The other reason I happily tell my kids that we don't believe in magic is because religious people certainly have NO problem indoctrinating their children. Infants are baptized or circumcized, small children to go Sunday School and learn prayers, older children are catchecized, given First Communion, confirmed, and bar or bat mitzvahed. My Catholic co-worker isn't telling her kids "I believe all of this... but you think about it and tell me what you think." She's just taking them to mass every week.

So that's why we answered the religion question with a resounding "not real!", and I'd encourage other atheist parents to do the same. I'd be interested in hearing other people's thoughts on the matter - how you addressed it with your kids or young people in your life, if you have any, or how your parents addressed it with you!

Thursday, September 6, 2012

School days begin...

My older daughter just started school - kindergarten. She's enjoying riding the bus, meeting new people, all the usual kindergarten things. I can't believe she's so big already... lolsob!

She was in preschool for the last few years, but her kindergarten is very different. Her preschool was pretty homogenous - some racial diversity, a few same-sex parents, but overall solidly middle- to upper-middle-class families. Most families had a parent (or two, even!) who was a professional of some sort (doctor, lawyer, engineer, etc.); many had a parent who didn't work outside the home. These were kids whose parents went to college, and who'd be going to college themselves. This isn't a fault of the school - we loved it. It just wasn't a very diverse community in that respect.

Her current school is completely different. Where the preschool was small (maybe 150 kids, prek-6th), her current school is large (almost 900 kids, k-8). More than 20% of the students are English language learners, who speak Spanish, Hmong, and Oromo in their homes. White students (like my daughter) make up less than 50% of the student body.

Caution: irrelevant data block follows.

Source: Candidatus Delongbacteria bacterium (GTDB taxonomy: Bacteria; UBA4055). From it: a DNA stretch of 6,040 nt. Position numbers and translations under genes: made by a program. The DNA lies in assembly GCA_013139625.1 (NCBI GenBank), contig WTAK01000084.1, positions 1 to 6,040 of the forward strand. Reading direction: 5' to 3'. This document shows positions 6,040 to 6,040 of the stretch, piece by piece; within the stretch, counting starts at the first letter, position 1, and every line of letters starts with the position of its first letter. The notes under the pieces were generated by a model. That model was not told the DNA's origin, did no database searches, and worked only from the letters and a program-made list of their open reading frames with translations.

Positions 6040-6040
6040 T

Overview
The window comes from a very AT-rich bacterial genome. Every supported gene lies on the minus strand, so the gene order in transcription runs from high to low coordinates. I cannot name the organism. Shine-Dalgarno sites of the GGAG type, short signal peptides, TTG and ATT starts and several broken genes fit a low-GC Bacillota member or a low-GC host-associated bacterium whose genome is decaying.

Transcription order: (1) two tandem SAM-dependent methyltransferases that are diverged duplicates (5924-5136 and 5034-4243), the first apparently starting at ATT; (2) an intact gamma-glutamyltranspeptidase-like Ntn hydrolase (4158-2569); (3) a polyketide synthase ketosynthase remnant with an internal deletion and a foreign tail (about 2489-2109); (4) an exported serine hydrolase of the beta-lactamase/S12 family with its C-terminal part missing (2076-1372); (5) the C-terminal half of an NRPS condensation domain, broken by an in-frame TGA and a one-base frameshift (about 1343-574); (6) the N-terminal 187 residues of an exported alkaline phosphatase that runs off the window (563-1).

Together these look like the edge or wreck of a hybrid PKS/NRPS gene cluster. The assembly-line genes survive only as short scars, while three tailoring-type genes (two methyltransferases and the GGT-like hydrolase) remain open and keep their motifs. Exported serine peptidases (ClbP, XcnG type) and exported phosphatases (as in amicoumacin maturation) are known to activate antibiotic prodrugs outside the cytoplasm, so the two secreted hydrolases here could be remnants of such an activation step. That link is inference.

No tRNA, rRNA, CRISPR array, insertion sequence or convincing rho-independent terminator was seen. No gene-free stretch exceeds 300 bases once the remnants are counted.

I am very happy that we're part of such a diverse school community. After all, if I wanted my kids to grow up with people who looked exactly like them, we'd move to the suburbs or something instead of living in the middle of a city. I myself grew up in a small town where "ethnic diversity" was Germans, Italians, Swedes, and Czechs, and I am glad that my children will have the exposure to diversity that I did not.

The only thing that I'm not looking forward to discussing is (you guessed it!) - religious expression. There's a fairly large number of Somali students at this school, who are mostly Muslim. The boys don't generally dress any differently, but the girls I've noticed tend to dress conservatively. Long sleeves, long skirts, and headscarves.

Although we've discussed religion before with our girls (in broad terms, when asked questions like "what's a church?"), religious expressions like Muslim headscarves haven't come up. I'm not sure how I'll explain it, if asked, given my own feelings on the subject, which are colored by the explanation I've heard from a former colleague who's Muslim: women dress modestly so that men will take them seriously, listening to their thoughts and words instead of being distracted by their bodies. My take on it is, why is it a woman's responsibility alone? Why isn't it a man's responsibility to control himself and behave professionally? Isn't this one tiny step away from victim-blaming for rapes and assaults?? And hey, don't women sometimes have the lusty thoughts too? Why aren't men covering up and dressing modestly too? Don't WE get to have sexual desires?!?